Contributed by Brandon Anderson
It is now official. As a result of the U.S. Court of Appeals for the Seventh Circuit’s decision in Moore v. Lisa Madigan (see my December 2012 “HIT THE DECK!” blog), Illinois has enacted a comprehensive concealed carry law (Firearm Concealed Carry Act or “Act”). Last week, Governor Quinn used his veto pen to make various changes to the Act (including but not limited to prohibiting firearms in restaurants that serve alcohol, and prohibiting license holders from carrying more than one firearm at a time). However, both chambers of the Legislature voted on July 9, 2013 to override the changes. The Department of State Police now has 60 days to develop the required training program and will begin accepting permit applications within 180 days.
Now, let’s get down to business—figuratively and literally (if you are looking for a summary of the licensing requirements, try: http://www.isp.state.il.us/firearms/ccw/ccw-faq.cfm). In December 2012 when the Seventh Circuit issued its ruling, the cliff-hanger question was to what extent the legislation will impact a business’s right to maintain a firearm free workplace. We now have the answer.
The Act specifically provides that “[t]he owner of private real property of any type may prohibit the carrying of concealed firearms on the property under his or her control.” In order to do so, the owner must post a sign indicating that firearms are prohibited on the property (unless the property is a private residence, in which case no sign is needed). The Act requires that the signs must “be of a uniform design” as established by the Department of State Police and “shall be 4 inches by 6 inches in size”. The signs must be “clearly and conspicuously” posted at the entrance of a building or premises. As additional information regarding the signage and other rules become available, updates will be posted to the ISP’s website.
Regardless of a private property owner’s right to prohibit the carrying of a concealed firearm on the property, the Act does indeed carve out an exception that allows license holders to carry a concealed firearm on or about their person or in their vehicles in the parking area of a property that prohibits concealed firearms. License holders can also store a firearm or ammunition “concealed in a case within a locked vehicle of locked container out of plain view within the vehicle in the parking area.” The Act goes on to provide that license holders can even carry a concealed firearm in the immediate area outside of their vehicles, but only for the limited purpose of storing or retrieving the firearm within the vehicle’s trunk and only if the firearm is unloaded.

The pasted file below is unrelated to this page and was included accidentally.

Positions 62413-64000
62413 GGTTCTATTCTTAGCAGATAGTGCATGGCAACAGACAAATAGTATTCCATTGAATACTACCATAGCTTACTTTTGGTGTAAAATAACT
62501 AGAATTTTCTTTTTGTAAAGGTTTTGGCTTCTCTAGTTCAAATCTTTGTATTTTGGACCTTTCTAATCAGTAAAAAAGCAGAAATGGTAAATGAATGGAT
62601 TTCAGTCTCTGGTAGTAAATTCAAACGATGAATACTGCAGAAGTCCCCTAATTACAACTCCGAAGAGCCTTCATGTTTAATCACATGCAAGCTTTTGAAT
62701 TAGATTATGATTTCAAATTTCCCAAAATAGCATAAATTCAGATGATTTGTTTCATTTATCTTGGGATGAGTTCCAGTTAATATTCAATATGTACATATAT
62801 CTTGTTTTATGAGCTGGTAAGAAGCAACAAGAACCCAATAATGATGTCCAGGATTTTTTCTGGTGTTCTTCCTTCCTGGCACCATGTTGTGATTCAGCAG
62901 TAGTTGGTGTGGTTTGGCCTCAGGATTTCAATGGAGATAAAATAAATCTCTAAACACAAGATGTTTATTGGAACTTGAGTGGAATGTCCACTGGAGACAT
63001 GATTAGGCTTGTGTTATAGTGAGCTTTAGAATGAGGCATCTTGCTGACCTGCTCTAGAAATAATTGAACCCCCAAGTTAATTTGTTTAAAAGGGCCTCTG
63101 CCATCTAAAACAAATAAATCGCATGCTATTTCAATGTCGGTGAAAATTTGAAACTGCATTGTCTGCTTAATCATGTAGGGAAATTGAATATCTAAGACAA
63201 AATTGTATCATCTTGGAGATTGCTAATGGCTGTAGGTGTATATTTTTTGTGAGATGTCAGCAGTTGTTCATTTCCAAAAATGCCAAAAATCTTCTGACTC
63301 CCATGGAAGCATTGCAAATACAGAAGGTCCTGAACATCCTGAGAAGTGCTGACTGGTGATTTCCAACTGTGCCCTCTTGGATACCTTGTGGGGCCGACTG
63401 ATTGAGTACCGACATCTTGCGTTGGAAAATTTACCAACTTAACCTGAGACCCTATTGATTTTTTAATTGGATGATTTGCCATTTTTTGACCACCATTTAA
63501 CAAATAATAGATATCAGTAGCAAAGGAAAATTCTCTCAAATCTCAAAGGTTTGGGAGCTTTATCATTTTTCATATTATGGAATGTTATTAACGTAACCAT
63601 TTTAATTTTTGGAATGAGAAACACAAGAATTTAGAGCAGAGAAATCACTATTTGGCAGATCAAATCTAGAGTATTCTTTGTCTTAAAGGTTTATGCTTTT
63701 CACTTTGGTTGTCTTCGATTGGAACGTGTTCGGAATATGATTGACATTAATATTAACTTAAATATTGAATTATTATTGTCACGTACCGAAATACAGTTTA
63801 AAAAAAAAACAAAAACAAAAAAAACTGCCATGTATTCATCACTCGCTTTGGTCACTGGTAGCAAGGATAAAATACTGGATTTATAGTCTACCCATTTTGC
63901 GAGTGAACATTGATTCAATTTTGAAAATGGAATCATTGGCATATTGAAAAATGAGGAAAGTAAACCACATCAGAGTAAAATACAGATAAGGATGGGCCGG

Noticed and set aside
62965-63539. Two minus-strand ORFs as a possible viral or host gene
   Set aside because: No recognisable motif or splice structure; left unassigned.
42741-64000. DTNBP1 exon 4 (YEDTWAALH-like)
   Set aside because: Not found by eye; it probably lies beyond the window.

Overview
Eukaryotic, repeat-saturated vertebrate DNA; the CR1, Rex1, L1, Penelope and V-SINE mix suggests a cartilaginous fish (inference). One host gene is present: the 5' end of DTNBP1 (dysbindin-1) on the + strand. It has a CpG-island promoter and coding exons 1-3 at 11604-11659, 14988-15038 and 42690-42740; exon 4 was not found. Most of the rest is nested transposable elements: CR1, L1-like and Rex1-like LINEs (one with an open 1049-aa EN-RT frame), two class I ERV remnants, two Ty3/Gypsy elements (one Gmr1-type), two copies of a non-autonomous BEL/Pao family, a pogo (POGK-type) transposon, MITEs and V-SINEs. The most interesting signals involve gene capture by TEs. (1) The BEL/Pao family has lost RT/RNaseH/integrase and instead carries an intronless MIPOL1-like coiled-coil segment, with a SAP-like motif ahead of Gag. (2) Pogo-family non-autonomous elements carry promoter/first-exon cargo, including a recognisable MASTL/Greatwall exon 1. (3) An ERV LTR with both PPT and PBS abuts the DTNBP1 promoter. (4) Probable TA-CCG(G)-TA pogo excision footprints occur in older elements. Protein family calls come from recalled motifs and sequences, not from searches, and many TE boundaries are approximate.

All businesses should be considering three issues at this point. First, who will be regulating the carrying of concealed firearms in the workplace (i.e. does the business own the property, and, if not, will the landlord be implementing its own policy)? Second, assuming the business intends to regulate the carrying of concealed firearms, what policy or handbook changes need to be implemented? Third, if the business is going to entirely prohibit carrying concealed firearms on the premises, where can the proper signage be obtained?
Once again, be sure to check back frequently for some additional guidance on these issues…